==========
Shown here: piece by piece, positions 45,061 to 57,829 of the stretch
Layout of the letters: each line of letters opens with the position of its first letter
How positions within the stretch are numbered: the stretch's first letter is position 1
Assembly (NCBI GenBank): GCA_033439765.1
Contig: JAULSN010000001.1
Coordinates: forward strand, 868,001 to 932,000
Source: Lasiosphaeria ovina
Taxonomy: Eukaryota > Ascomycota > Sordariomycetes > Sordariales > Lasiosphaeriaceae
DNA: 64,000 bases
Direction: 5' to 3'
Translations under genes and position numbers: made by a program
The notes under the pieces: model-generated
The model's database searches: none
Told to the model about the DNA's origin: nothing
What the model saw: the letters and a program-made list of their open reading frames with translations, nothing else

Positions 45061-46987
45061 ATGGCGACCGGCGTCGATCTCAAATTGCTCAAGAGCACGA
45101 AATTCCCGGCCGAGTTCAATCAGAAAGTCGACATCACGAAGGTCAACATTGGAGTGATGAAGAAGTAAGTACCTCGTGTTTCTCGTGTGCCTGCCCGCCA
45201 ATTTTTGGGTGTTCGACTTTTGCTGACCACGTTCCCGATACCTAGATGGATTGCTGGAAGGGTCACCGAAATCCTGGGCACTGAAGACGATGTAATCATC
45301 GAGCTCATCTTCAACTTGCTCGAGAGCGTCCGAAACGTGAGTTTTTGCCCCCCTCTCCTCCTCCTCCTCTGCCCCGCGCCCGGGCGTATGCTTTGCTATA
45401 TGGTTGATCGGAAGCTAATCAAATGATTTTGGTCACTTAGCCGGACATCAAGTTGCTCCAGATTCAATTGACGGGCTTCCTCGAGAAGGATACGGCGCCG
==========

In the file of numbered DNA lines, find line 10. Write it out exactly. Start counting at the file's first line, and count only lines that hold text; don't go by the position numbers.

Direction: 5' to 3'